Fishermen praying for clear skies and a good price

  • Mike Cooley, right, and Kelly Draper prepare the Dena for the opening of the commercial crab fishing season on Wednsday, November 10, 2010, in Bodega Bay. The first day of commercial crab fishing is Monday, November 15.

The docks are rocking at Spud Point Marina in Bodega Bay, with sports fishermen reeling in their first batches of Dungeness Crab, and professional seafarers fortifying their boats for the opening of the commercial crab fishing season on Sunday.

The trappers who catch the tasty crustaceans for sport began their season last Saturday, and they're reporting a bounty of good-size crabs crawling just off the North Coast shores.

One of the early birds on the water was Chris Pellascini, owner of Tombe Realty in Sebastopol. He set out on Saturday with four friends, and they caught the limit, 10 crabs per person, in about an hour.

2010: Prepping For Crab Season


"It's been just fantastic," Pellascini said. "We haven't had it this good for a long time. .<TH>.<TH>. They're good size crab and they're full of meat."

Professional fishermen are encouraged by the early reports, after working the waters for several years and finding few crabs that were large enough to legally catch.

"It's been pretty tough the last three to four years, with no salmon season whatsoever, and not a whole lot to catch in the crab season," said Chuck Wise, a director of the Fisherman's Marketing Association of Bodega Bay. "The guys out here, we could all use a paycheck."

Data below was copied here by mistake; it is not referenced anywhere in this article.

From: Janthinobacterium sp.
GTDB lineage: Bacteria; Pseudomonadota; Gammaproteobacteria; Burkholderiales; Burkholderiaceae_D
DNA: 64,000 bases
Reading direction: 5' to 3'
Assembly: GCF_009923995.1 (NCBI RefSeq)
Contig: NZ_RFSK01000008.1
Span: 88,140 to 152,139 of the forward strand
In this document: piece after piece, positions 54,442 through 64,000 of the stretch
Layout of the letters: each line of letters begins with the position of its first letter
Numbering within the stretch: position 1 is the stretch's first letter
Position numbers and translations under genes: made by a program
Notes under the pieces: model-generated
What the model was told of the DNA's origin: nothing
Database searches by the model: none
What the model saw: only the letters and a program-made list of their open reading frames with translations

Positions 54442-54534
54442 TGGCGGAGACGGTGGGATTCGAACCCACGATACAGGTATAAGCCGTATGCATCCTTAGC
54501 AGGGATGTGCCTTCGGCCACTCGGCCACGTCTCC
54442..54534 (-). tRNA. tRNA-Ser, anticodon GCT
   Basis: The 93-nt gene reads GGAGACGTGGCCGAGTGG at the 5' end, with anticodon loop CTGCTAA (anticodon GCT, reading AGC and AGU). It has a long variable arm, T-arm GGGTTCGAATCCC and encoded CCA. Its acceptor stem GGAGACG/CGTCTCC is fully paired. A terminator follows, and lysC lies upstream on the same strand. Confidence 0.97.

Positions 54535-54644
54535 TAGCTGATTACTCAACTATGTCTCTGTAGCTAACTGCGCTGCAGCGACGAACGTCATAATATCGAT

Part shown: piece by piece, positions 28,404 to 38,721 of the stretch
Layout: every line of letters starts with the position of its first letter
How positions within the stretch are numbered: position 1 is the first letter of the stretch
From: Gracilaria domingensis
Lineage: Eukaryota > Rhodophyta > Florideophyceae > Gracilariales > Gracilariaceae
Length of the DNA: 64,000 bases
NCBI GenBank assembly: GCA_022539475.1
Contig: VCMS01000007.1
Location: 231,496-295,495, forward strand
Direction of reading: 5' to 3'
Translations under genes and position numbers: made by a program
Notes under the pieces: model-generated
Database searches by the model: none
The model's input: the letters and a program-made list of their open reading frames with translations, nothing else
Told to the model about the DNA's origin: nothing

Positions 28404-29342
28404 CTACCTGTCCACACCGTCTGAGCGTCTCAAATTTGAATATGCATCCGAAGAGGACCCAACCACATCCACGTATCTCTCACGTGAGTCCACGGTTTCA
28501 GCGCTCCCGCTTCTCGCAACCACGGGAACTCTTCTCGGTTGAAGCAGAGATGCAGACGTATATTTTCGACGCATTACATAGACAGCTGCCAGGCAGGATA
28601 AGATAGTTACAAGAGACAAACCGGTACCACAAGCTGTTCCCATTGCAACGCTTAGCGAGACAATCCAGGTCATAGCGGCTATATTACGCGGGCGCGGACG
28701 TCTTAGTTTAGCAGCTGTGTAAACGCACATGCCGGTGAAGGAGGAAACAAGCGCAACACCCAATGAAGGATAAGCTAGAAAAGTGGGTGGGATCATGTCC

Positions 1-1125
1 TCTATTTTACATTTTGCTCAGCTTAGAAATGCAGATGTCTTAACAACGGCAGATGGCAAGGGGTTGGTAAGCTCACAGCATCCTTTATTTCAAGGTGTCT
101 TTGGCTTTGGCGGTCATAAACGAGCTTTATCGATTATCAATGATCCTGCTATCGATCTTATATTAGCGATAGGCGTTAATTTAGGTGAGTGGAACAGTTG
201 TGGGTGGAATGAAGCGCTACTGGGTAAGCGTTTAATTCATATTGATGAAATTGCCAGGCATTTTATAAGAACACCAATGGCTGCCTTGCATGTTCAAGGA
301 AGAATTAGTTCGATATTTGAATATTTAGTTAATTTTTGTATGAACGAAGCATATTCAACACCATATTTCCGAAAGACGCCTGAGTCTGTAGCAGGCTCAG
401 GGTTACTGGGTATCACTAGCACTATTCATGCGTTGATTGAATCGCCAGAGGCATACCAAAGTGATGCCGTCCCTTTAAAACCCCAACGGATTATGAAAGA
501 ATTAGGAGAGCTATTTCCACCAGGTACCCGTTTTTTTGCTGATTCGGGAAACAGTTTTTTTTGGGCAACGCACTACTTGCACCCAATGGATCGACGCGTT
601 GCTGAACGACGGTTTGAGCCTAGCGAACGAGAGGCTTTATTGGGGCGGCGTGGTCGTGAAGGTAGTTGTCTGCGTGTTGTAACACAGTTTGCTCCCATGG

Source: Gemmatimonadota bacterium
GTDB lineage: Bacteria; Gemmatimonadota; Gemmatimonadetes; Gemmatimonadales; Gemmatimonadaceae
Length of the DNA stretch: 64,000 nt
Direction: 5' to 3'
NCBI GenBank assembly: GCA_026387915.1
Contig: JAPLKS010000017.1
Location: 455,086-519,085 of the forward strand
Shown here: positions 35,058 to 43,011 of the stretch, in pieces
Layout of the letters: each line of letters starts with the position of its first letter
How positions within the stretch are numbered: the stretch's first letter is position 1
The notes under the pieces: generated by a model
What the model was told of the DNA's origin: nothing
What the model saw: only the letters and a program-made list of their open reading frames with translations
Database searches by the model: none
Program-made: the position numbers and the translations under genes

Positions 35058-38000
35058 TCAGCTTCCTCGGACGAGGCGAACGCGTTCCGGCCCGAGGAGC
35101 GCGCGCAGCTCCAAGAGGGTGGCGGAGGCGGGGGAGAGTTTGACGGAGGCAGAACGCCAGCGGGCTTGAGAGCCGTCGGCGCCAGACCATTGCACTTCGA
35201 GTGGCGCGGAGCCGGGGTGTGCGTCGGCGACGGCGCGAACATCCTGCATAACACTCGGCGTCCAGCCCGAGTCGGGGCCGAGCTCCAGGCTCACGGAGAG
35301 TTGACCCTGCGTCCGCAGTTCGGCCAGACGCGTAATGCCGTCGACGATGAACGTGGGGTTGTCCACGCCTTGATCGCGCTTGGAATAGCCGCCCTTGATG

Wise said he expects 60 to 70 boats to work the North Bay waters this weekend. His crew will start setting gear in the water around 6 a.m. on Saturday and will begin pulling pots just after midnight, bringing in their first crop of crabs as the sun rises Sunday morning.

"It's an all-night deal for the first few rounds," Wise said. "You have to get your share, because once they're caught they can't be caught again."

Wise is helping negotiate the price fishermen will get from buyers. The association represents about 200 fishermen.

"Expectations are pretty high," said Randy Burke, a commercial crab fisherman who said he's been in the business most of his life. "I hope we get a good price, for me that's the main thing."

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